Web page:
Pairing: Gokudera/Haru, mention of Tsuna/Kyoko
Word Count: 2,456
Disclaimer: KHR and its fabulous inhabitants belong to their rightful owner. I'm only playing with them.
Summary: Haru has lost her eyesight in a certain attack, and Gokudera was the only person around to keep both of them alive at the moment. In this chapter, more is revealed about the fateful night.
It wasn’t everyday that the boss of one of the world’s biggest underground organizations—i.e., one of the most powerful men on earth—got engaged and threw a party to commemorate the event. In fact, if all went well, this could be his last time to do so. That was why the entire population of the continent showed up.
At least, that was what it felt like to Gokudera. Hell, he could swear even the milkman came, obliviously drinking away amongst mafiosos. He would have complained to the Tenth about such uninvited guests, if he hadn’t made up his mind that all the Tenth would worry about tonight was how to kiss his bride-to-be.
Besides, he knew what the Tenth would say. “Let’s all have fun together tonight, as a family,” he would say, placing a pacifying hand on his Storm Guardian’s shoulder, and everything that Gokudera had wanted to say—how some people here would betray them without thinking twice, how tonight really should be an occasion to consolidate their power—would disappear in the back of his throat.
“Hey,” a deep voice drawled from behind him suddenly, and Gokudera jumped. He turned in annoyance to see the Thunder Guardian, who, unlike him, had obviously been having fun. His hair was even more tousled than usual, and there was a hint of lipstick on his cheek. Gokudera glared.
“Yare yare,” Lambo said lazily, and handed him a glass of champagne. Gokudera did not take it. Grinning wider, Lambo downed the drink in one shot and said, “Why so tense? You really ought to relax.”
Though Lambo had matured significantly in the past few years, he would always remain a child in Gokudera’s eyes, and one that had the unique ability to annoy him within seconds he opened his mouth. Gokudera decided to ignore his advice and asked pointedly, “How’s the party?”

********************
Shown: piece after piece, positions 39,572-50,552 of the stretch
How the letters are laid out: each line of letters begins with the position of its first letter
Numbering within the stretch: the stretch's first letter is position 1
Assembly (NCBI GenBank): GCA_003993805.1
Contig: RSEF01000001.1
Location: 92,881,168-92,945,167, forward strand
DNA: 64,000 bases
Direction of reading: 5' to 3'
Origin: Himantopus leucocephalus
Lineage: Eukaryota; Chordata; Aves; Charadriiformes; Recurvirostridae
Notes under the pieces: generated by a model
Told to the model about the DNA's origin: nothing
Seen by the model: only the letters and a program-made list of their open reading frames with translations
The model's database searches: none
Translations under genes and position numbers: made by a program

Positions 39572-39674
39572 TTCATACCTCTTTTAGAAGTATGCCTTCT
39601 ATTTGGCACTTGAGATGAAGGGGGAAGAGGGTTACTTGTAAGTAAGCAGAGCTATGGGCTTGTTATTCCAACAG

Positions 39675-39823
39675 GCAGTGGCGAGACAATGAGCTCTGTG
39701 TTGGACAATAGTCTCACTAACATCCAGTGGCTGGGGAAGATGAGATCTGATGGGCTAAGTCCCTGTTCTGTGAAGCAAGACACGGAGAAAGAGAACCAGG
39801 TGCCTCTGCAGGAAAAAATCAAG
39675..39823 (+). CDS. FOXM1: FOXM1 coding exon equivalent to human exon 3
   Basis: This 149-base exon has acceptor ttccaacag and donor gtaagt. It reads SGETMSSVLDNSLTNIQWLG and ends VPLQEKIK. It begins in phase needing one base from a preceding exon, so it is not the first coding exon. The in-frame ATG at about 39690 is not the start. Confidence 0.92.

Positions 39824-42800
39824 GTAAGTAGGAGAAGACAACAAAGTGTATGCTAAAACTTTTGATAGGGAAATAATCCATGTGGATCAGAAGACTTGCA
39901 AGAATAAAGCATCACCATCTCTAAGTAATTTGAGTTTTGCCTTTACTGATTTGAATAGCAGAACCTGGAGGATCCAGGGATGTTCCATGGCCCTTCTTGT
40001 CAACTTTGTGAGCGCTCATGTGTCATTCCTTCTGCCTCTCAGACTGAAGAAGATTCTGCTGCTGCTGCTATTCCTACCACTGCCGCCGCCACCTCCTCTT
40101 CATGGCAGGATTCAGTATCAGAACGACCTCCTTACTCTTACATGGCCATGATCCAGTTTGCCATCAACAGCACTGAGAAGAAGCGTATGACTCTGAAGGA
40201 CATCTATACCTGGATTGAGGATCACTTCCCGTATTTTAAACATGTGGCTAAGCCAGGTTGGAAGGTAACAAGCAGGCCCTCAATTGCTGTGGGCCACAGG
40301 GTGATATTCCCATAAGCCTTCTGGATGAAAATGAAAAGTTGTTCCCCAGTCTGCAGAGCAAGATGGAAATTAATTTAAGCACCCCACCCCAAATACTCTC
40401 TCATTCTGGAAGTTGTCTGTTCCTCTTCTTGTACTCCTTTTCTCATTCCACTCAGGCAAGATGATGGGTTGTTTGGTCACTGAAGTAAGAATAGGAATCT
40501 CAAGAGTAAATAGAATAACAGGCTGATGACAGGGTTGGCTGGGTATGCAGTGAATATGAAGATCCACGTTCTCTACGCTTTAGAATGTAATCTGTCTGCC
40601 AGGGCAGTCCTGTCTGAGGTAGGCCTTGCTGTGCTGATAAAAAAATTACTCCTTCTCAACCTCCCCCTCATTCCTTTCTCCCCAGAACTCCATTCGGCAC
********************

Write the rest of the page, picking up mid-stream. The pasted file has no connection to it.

“Oh, so-so. Some politicians from uptown, a couple of ‘cousins’ from abroad… you know, the usual gang,” Lambo said with disinterest, but his voice had dropped so low that only the two of them could hear. “I did see some interesting people over by the punchbowl, though.”
Gokudera felt his shoulders stiffened. “Maybe I should go over and do some catching up,” he said.
“Man, you are tense,” laughed Lambo. “Relax. I’ll take care of ‘em. Besides, Yamamoto and Sasagawa-nii are just outside; they would come in if anyone got too drunk and needed an escort. The Mists were here too, but they disappeared. You know how they are.”
“Where’s…” Gokudera started, then thought better of it. Instead, he asked, “Is Cavallone here?”
Lambo indicated with a raise of his left eyebrow, and sure enough, not far away from them stood Dino Cavallone and a couple of his men. The blond mafia don caught their eyes, and raised his glass with a smile, which Gokudera didn’t return. It wasn’t that he didn’t respect the older man; he was simply irritated by the fact that an outsider knew the whereabouts of one of their guardians better than themselves.
“Ask him where Hibari is,” he said, and turned to leave.
Of course, Lambo was right; there were enough of Vongola’s best men in the area to ensure that nothing would go wrong tonight. And in the case of anything happening, the baseball freak and the lawn-head would be able to take care of it. If there was anything Gokudera learned in the past decade, that was to trust in his fellow guardians.